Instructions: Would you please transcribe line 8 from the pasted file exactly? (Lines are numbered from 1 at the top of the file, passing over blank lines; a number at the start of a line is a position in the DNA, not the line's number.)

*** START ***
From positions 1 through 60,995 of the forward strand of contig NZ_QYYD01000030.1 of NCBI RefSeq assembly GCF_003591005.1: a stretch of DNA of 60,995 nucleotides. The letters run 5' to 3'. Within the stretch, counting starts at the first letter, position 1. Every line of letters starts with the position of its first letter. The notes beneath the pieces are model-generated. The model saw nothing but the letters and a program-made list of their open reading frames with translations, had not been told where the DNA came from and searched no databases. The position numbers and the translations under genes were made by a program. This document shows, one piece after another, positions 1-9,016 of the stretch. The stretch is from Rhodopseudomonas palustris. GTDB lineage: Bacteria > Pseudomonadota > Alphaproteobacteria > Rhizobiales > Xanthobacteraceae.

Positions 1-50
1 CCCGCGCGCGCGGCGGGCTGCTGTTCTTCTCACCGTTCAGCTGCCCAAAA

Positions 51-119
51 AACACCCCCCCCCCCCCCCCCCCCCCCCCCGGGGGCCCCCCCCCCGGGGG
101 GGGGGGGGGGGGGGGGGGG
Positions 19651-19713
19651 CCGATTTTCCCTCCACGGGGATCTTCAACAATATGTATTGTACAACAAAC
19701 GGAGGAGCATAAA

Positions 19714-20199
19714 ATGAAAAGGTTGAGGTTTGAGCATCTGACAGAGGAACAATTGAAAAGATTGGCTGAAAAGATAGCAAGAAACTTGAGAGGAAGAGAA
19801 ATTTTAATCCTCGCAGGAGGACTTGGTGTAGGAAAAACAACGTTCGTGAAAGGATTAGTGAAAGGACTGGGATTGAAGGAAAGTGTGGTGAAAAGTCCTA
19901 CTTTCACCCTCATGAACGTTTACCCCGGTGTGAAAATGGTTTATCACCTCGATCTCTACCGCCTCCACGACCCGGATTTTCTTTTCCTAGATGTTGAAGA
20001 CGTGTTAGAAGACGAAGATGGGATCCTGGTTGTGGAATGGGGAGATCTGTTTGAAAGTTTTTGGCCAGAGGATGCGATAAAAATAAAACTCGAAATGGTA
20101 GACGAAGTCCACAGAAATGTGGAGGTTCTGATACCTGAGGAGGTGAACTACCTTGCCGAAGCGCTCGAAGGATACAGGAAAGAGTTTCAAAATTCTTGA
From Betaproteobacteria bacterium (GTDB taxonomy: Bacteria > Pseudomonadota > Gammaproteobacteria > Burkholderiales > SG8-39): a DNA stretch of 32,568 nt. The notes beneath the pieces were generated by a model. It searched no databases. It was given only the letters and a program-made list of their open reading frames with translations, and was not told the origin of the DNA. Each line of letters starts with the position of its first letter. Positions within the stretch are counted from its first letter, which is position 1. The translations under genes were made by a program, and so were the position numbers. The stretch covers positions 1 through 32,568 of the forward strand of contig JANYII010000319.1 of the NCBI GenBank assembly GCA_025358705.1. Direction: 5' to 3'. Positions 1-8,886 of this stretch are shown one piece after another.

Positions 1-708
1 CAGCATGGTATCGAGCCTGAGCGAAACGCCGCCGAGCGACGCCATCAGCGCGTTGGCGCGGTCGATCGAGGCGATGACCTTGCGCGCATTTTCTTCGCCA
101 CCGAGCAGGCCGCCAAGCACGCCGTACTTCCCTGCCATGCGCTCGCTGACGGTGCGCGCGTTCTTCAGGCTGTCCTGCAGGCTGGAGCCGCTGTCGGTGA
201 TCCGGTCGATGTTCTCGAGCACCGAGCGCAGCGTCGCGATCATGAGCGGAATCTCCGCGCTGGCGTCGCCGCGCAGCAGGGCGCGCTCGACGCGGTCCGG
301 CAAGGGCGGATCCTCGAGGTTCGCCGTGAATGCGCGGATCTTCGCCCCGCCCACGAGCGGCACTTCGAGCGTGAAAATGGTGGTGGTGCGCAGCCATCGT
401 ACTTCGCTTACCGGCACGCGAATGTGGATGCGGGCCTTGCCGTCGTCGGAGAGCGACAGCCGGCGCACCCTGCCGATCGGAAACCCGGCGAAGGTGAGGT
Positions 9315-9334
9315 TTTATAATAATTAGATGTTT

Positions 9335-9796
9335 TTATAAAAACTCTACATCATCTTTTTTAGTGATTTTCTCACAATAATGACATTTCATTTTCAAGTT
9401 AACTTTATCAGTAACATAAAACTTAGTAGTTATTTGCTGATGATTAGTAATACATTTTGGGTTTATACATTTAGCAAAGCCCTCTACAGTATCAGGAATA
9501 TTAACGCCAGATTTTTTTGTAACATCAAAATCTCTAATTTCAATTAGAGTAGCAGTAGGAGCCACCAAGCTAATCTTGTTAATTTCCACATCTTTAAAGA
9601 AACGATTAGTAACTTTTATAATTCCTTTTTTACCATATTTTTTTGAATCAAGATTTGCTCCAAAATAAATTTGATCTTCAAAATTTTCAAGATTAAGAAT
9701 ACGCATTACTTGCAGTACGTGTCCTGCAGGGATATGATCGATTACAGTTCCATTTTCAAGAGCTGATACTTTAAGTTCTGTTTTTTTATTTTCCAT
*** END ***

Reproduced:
19651 CCGATTTTCCCTCCACGGGGATCTTCAACAATATGTATTGTACAACAAAC